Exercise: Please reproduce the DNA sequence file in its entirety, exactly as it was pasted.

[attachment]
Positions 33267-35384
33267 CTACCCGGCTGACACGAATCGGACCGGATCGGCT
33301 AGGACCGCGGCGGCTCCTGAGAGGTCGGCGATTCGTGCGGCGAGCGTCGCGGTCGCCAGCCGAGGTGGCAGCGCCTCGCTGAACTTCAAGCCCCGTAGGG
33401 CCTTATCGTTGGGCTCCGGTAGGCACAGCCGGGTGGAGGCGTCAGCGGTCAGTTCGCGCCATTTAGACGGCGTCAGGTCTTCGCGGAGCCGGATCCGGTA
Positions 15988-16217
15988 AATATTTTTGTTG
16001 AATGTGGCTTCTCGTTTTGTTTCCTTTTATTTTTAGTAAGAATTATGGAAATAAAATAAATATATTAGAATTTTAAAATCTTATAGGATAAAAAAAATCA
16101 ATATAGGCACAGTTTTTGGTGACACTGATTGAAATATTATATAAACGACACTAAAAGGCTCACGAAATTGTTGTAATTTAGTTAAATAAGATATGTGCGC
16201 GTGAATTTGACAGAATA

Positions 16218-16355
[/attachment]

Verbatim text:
Positions 33267-35384
33267 CTACCCGGCTGACACGAATCGGACCGGATCGGCT
33301 AGGACCGCGGCGGCTCCTGAGAGGTCGGCGATTCGTGCGGCGAGCGTCGCGGTCGCCAGCCGAGGTGGCAGCGCCTCGCTGAACTTCAAGCCCCGTAGGG
33401 CCTTATCGTTGGGCTCCGGTAGGCACAGCCGGGTGGAGGCGTCAGCGGTCAGTTCGCGCCATTTAGACGGCGTCAGGTCTTCGCGGAGCCGGATCCGGTA
Positions 15988-16217
15988 AATATTTTTGTTG
16001 AATGTGGCTTCTCGTTTTGTTTCCTTTTATTTTTAGTAAGAATTATGGAAATAAAATAAATATATTAGAATTTTAAAATCTTATAGGATAAAAAAAATCA
16101 ATATAGGCACAGTTTTTGGTGACACTGATTGAAATATTATATAAACGACACTAAAAGGCTCACGAAATTGTTGTAATTTAGTTAAATAAGATATGTGCGC
16201 GTGAATTTGACAGAATA

Positions 16218-16355